"I quit the cigarettes and the pina coladas. And I'm to the point, agewise, that the women ain't lookin' that brightly anymore, anyway. So, $4-1/2 million is not that important to me. They should have give that to me 30 or 40 years ago, and I would have been out of here!"

Now, he is out of there. He's left behind two ponds stocked with catfish. A couple of times we walked out to the ponds blasted out of the hard ground. He told me he wanted to open his property to folks who just wanted to come and spend the day and fish. That never happened.

Jesse James Hardy moved into his new $800,000 home this week. It sits on less than 3 acres of well-manicured lawn. Neighbors are within earshot. It is simply not the lifestyle Hardy wants. In fact, as we stood out front and looked at the concrete block house, Hardy said simply, "I don't want this place." And, he added, "I may just live out in the garage."

Copyright 2006, CNN.
Additional related reading:
Big government trumps man's property rights
Sarasota Herald-Tribune, FL - 3 hours ago
... the party that believes in the individual, just where is it hiding when it comes to standing up against the state of Florida and for the rights of Jesse Hardy? ...
Considering the fact that Republican Party is the party that is supposed to believe in limits on government powers and that it pretends to be the party that believes in the individual, just where is it hiding when it comes to standing up against the state of Florida and for the rights of Jesse Hardy?

In 1976, he bought 160 acres east of Naples and built his own home with his own hands. Now, the state has decided that they know better than Jesse what to do with his land in terms of the Everglades restoration.

Wake up. These aren't Republicans occupying Tallahassee, but communists that believe the state has the right to do such things via eminent domain.

Tim Briggs

Port Charlotte
Everglades tug-of-war comes to end
CNN - Jan 13, 2006
... In summer, mosquitoes are thick enough to nearly blacken the sky. It's hot, miserable, surrounded by nothing for miles, and Jesse Hardy loves it. ...
Last Everglades Homesteader Relents, Sells
ABC News - Jan 13, 2006
Jesse Hardy gestures in front of his home in the middle of the Everglades, June 17, 2004. Hardy finally packed up to move, acknowledging ...
Everglades holdout finally moves into new home
WBBH, FL - Jan 13, 2006
Jesse Hardy is $5 million richer and moving into a new home. ... Moving day is never fun, but for Jesse Hardy, it's the worst day of his life. ...
Last Everglades Homesteader Relents, Sells
WRAL.com, NC - Jan 13, 2006
... mourns what he's lost. Jesse Hardy gestures in front of his home in the middle of the Everglades, June 17, 2004. Hardy finally packed ...
Homesteader packs up after eminent domain fight, clearing way for ...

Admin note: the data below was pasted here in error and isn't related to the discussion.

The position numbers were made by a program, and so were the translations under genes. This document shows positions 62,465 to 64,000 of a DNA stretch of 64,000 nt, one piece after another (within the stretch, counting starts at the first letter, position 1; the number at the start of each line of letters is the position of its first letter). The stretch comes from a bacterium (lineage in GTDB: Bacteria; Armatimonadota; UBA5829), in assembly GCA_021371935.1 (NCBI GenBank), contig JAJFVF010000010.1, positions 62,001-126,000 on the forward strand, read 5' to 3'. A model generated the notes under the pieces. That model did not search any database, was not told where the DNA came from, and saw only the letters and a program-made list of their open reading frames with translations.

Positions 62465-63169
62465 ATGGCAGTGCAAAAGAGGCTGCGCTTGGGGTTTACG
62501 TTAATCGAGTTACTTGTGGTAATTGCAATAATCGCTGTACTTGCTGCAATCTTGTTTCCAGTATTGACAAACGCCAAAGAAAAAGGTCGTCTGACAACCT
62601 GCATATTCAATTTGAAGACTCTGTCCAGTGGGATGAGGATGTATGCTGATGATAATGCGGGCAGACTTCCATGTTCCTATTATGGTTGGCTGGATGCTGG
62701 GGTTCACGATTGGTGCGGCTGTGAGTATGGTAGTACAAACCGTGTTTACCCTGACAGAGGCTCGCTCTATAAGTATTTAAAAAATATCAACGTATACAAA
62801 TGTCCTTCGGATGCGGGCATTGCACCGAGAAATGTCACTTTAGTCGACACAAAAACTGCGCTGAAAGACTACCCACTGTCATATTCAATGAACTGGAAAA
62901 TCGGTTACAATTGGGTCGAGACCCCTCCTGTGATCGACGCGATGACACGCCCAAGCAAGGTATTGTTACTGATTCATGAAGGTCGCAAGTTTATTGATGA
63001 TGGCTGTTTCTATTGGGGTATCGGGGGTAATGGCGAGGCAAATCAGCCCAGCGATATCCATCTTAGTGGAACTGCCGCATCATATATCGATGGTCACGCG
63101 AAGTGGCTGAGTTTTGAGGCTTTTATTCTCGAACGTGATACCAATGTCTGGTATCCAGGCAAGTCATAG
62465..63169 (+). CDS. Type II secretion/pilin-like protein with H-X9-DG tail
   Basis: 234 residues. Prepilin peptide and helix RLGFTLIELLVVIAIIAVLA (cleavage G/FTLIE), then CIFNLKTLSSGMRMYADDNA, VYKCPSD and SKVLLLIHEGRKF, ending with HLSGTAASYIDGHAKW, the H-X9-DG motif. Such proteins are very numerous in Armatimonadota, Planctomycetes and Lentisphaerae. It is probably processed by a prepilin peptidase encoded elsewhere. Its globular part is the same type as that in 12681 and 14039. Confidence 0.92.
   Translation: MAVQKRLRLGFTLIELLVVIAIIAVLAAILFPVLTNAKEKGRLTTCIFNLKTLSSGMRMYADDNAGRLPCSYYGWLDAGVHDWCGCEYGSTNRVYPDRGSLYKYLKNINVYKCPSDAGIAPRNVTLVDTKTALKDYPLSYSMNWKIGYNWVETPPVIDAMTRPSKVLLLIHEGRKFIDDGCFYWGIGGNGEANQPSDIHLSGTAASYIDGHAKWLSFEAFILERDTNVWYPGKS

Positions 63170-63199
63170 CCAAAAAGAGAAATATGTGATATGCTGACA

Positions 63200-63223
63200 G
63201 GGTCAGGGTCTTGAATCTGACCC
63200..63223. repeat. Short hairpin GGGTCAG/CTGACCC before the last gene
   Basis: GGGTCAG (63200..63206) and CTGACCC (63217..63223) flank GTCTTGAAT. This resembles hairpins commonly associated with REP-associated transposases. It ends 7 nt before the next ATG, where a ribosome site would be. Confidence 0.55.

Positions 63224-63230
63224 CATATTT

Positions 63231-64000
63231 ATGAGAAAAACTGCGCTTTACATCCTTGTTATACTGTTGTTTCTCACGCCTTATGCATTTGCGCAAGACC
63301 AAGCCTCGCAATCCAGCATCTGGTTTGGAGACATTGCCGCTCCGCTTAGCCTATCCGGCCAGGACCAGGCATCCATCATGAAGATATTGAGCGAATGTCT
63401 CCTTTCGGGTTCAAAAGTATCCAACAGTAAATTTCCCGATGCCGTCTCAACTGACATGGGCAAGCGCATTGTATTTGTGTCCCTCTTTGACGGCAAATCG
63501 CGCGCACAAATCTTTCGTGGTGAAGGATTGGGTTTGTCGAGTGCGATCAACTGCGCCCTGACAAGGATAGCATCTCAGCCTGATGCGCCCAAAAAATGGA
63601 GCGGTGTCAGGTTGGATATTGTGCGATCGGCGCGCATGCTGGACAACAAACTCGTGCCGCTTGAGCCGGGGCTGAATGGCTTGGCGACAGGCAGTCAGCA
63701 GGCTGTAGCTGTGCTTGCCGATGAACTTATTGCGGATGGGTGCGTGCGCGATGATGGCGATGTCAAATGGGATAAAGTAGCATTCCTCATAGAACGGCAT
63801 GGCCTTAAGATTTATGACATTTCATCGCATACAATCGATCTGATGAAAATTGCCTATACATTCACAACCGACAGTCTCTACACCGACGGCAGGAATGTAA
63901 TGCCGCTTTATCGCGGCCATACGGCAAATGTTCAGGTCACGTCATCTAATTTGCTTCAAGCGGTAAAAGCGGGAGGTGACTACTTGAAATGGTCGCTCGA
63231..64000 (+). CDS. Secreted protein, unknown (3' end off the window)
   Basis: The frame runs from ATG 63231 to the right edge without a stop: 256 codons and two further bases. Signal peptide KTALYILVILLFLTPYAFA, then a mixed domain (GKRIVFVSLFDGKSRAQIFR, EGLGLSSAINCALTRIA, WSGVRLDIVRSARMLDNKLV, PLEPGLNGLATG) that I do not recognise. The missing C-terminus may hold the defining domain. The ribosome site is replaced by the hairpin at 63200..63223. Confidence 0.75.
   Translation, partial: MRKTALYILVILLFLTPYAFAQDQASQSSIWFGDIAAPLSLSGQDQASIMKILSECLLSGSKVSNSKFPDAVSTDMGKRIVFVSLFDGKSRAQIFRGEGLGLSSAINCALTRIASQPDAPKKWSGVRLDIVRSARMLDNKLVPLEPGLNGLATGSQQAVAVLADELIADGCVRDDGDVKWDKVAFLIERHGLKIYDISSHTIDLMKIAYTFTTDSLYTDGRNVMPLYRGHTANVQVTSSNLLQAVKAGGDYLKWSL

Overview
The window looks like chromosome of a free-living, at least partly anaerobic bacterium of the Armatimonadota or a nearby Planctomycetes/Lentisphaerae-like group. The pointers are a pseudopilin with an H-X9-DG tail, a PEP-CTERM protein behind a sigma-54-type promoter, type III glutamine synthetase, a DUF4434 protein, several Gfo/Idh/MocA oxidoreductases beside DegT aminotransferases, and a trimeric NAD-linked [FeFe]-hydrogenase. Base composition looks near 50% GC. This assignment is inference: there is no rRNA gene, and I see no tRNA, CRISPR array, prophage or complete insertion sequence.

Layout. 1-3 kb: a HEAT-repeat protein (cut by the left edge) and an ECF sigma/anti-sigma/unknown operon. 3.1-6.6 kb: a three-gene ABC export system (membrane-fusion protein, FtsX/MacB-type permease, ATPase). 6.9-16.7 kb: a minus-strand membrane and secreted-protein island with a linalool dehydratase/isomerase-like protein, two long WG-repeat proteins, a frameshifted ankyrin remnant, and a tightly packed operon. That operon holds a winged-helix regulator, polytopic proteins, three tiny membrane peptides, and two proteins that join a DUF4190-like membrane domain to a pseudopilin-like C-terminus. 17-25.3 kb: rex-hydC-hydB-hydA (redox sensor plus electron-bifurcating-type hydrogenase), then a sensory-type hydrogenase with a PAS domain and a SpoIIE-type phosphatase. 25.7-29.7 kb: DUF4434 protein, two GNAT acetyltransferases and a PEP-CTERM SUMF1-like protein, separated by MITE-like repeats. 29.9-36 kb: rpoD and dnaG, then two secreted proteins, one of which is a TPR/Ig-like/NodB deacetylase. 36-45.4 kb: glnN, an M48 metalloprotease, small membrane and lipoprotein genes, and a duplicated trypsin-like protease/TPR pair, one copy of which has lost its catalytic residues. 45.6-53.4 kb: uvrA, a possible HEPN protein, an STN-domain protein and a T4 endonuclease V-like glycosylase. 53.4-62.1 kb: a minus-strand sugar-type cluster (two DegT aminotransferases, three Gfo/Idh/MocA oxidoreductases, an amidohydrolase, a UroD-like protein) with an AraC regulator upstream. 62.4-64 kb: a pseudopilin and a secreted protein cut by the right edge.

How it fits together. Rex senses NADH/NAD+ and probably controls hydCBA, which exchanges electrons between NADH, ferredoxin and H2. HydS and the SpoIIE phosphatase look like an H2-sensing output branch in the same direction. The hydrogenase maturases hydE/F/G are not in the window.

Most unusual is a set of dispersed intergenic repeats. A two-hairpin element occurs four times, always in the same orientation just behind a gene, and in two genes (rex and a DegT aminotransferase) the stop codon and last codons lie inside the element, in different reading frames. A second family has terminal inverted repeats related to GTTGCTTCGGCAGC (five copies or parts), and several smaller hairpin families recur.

San Diego Union Tribune, United States - Jan 13, 2006
"I will never see the turkeys run up and down the road again," said Jesse Hardy, 70. "I will never see my deer feed in my yard again. ... ...
Homesteader packs it up in Everglades
The News-Press, FL - Jan 13, 2006
For years, Jesse Hardy fought for the right to stay on the ramshackle homestead he'd created on 160 acres in the dense green heart of the Everglades. ...
Long-time holdout finally leaves the Everglades
WTVM, GA - Jan 13, 2006
... Florida Everglades. But eventually, homesteader Jesse Hardy gave in -- and accepted a nearly five (m) million dollar check. The ...
Today's the deadline for Hardy to leave his haven
Naples Daily News (subscription), FL - Jan 13, 2006
Box by box, homesteader Jesse Hardy is leaving his house in the woods of southern Golden Gate Estates. Thursday was the deadline ...
Last Holdout in Everglades Sells
KXTV, CA - Jan 13, 2006
NAPLES, FL (AP) -- For years, he refused to leave the 160 acres of land he bought in the Florida Everglades. But eventually, homesteader Jesse Hardy gave in. ...

Everglades homesteader finally packs up
Gainesville Sun, FL - Jan 13, 2006
Jesse Hardy, 70, a disabled former Navy Seal, reluctantly reached a settlement and got a check for $4.95 million last summer for the secluded property on which ...
In the news
Arkansas Democrat-Gazette (subscription), AR - Jan 15, 2006
... Jesse Hardy, 70, who for years fought an eminent-domain battle to keep his 160 acres in the Florida Everglades before accepting a $4.95 million settlement from ...
DEP gives Hardy eight more days to leave
Naples Daily News (subscription), FL - Dec 31, 2005
... 4 deadline for holdout Jesse Hardy, 70, to leave his home on 160 acres in Southern Golden Gate Estates to make way for an environmental restoration project. ...